When I lived in Hawai'i, I tried a lot of new foods from different cultures I had not previously been exposed to. One such food was azuki bean paste- as a Latina, I am very familiar with beans in their savory applications and was very excited to try beans in a sweet way. I was blown away and it almost immediately became one of my favorite things. Recently I wanted to try making it and felt that using the azuki bean paste would taste amazing in an empanada.
My grandmother has an empanada recipe that has been passed down now to at least 2 generations and is something special to me. She uses beer in the dough to give it a lift as well as a distinct flavor. For sentimental reasons, I am not yet posting that recipe in our cookbook.
Azuki bean paste ingredients
- 1 cup dried azuki beans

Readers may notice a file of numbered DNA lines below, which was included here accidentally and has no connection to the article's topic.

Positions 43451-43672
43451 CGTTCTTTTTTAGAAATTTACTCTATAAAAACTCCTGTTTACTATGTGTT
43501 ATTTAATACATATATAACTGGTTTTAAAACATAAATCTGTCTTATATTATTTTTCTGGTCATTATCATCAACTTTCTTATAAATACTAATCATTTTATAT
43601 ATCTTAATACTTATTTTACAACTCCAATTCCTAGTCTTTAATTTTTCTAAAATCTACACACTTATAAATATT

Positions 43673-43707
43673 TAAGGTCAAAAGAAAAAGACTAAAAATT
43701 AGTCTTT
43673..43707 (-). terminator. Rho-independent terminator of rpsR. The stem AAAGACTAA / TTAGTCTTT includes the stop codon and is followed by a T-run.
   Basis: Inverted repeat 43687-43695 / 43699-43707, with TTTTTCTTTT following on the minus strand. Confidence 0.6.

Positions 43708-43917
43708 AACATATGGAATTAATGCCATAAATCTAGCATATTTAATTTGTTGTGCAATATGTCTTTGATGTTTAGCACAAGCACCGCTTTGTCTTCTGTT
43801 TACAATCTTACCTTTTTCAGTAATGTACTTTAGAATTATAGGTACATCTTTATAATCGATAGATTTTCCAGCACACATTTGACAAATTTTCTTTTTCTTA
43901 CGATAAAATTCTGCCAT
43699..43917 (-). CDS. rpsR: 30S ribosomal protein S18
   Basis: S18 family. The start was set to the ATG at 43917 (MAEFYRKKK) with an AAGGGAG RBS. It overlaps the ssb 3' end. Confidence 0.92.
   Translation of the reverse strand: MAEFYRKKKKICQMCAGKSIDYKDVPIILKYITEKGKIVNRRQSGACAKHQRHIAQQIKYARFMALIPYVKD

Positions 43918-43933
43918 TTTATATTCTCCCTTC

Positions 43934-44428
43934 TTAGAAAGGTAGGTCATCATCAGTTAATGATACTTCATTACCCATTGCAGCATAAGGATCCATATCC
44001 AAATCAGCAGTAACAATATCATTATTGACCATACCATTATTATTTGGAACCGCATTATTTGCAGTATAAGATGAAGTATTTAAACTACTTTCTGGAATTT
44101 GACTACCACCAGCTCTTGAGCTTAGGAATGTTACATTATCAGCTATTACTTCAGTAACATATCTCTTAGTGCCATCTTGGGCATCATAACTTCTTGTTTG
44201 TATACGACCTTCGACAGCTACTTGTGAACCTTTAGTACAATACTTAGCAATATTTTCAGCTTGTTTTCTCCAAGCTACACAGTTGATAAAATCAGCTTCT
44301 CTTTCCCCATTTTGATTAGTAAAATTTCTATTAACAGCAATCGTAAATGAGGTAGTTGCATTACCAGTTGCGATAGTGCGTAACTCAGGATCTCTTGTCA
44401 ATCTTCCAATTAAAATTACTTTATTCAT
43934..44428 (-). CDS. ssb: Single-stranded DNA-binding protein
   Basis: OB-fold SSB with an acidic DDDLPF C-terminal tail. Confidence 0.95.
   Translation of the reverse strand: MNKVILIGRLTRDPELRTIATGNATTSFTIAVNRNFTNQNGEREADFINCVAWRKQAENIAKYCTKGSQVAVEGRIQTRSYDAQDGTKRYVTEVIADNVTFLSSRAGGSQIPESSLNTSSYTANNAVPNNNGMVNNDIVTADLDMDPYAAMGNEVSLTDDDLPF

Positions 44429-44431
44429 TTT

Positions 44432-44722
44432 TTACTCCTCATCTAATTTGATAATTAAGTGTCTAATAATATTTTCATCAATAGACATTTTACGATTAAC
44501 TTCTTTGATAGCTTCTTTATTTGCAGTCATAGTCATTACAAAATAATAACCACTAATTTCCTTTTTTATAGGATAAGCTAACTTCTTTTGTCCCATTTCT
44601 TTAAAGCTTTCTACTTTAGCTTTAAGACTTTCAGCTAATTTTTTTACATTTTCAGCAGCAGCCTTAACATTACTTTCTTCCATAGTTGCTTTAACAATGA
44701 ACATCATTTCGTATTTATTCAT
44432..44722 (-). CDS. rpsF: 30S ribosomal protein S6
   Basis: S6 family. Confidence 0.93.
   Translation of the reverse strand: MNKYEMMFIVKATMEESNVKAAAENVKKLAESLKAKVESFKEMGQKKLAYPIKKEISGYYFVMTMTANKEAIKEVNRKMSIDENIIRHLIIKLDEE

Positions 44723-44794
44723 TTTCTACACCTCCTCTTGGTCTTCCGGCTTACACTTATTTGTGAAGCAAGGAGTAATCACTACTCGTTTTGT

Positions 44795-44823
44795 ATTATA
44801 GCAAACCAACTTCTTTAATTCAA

- 3/4 to 1 cup sugar
- 1/2 tsp kosher sea salt
- Rinse the beans and throw out any broken beans
- Put the beans in a deep pot and cover with water about 2 inches over the beans
- When the water boils, strain the beans and throw out the water, add the beans back to the pot.
- Add fresh water to the pot and cover about 2 inches over the beans again
- Bring to a boil again and boil until the beans can be squished in between your fingers
- Drain the beans, reserving a little bit of water to add to the blender
- Add the beans to a blender or food processor and add some of the reserved liquid. Blend until very smooth.
- Add the mixture to a pot and simmer over medium-low heat. Add half the sugar, once incorporated add the remaining sugar. Add the salt.
- Continue to simmer, constantly mixing, until you can see the bottom of the pot when you scrape a spoon across the bottom of the pan. Remove from heat and transfer to a baking pan to cool.
- Once cooled you can use immediately or store in the fridge for a few days, or in the freezer for up to 2 months.